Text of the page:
Ask tough questions and break down your challenges into useful and individual components.
Don’t Be Afraid to Fail
The fear of failure holds many of us back from embarking on life-changing journeys.
For example, you may not have applied to your dream job because you were afraid you wouldn’t get it. Perhaps you haven’t built your company yet because you are scared you’ll fail and waste all that money and time.
Let’s learn a brief lesson from Musk.
When he started SpaceX, failure was a very viable option. Musk anticipated failure and created a contingency plan for the company.
Musk said, “If we don’t get the first SpaceX rocket launch to succeed by the time we’ve spent $100 million, we will stop the company. That will be enough for three attempted launches.”
The first launch failed. So did the second. Millions of dollars were lost. The third and last attempt, however, was very successful. SpaceX consequently won a $1.6 billion contract from NASA.
Musk was afraid of failure. But he had a contingency plan in place and that is exactly why he was able to launch rockets into space.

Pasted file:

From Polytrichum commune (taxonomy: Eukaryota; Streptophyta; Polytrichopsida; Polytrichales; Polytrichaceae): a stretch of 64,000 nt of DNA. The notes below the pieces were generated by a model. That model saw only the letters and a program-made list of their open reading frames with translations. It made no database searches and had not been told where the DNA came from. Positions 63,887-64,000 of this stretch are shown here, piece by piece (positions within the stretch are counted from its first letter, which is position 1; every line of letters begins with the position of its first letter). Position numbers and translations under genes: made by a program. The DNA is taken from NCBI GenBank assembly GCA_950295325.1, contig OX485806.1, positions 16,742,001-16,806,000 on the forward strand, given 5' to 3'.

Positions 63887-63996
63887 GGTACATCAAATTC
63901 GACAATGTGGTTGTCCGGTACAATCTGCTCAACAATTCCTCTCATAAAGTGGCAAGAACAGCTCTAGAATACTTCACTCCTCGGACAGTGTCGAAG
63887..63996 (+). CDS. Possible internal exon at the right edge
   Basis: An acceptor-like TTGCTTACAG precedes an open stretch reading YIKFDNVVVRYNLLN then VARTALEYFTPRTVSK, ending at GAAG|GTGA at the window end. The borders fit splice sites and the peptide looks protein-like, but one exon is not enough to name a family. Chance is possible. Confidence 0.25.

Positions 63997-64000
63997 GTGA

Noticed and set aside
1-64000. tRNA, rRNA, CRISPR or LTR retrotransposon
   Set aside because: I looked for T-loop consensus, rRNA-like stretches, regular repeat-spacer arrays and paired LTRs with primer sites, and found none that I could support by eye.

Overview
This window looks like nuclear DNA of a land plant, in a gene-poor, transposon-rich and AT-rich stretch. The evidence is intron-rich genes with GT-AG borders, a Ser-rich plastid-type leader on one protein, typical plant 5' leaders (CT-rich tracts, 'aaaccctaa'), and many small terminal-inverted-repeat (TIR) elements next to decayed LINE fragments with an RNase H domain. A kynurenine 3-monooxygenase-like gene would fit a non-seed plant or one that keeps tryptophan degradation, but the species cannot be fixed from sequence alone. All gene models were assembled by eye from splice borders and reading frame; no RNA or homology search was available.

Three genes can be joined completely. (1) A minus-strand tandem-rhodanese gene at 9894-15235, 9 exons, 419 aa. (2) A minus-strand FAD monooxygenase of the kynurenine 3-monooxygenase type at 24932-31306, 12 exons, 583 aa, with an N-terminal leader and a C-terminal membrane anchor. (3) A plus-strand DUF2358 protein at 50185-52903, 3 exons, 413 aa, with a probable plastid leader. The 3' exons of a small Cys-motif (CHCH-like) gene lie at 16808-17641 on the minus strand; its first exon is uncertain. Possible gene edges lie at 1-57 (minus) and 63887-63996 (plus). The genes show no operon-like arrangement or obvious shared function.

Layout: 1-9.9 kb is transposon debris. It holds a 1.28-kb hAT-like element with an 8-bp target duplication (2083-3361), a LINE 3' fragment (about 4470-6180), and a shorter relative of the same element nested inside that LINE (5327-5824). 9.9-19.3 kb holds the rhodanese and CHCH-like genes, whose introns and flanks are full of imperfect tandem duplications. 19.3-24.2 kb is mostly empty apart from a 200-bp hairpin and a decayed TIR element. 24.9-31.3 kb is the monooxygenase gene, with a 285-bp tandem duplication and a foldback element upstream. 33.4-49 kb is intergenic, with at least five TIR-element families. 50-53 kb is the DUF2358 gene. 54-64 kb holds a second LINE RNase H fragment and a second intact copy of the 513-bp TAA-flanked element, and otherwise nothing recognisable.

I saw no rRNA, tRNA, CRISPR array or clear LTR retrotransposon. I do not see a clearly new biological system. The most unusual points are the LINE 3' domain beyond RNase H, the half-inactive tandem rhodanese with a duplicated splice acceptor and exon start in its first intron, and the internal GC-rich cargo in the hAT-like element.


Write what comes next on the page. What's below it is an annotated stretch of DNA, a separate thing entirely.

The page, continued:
Live Your Worst-Case Scenario
Even after having a contingency plan, you may still be afraid to fail.
Well, why not live your worst-case scenario?
When Musk decided he wanted to follow his entrepreneurial spirit at 17 years old, he put himself on a struggle budget of $1 a day.
Not because he was poor, but he wanted to see if he had what it took to become an entrepreneur. He survived on hot dogs and oranges and determined that money wouldn’t be an issue.
He went into entrepreneurship and founded several billion dollar companies.
Think Beyond Yourself
A lot of us fail to think about how our work impacts humanity. We naturally think about how much money we’re making; how fun or challenging our job is; and whether it makes us happy.
But how about how it impacts the world?
Musk, upon leaving PayPal, asked himself, “What are some of the problems that are likely to affect the future of humanity?”
And that’s how Tesla and SpaceX were formed.
He doesn’t discuss profit in interviews. He instead talks about SpaceX’s goal and vision to create a multi-planetary humanity, and Tesla’s vision to make majority of the world’s cars electric.
He thrives by solving problems for the world, not himself.
Here are a few more lessons he shares on starting a business
Elon Musk is never satisfied with the status quo. He is always thinking about ways to improve; create revolutionary ideas and companies; and new and cooler ways to do things.
It is that mindset that enabled him to help fix South Australia’s power problems in under 100 days.
So, what’s your 100-day challenge to change the world for the better?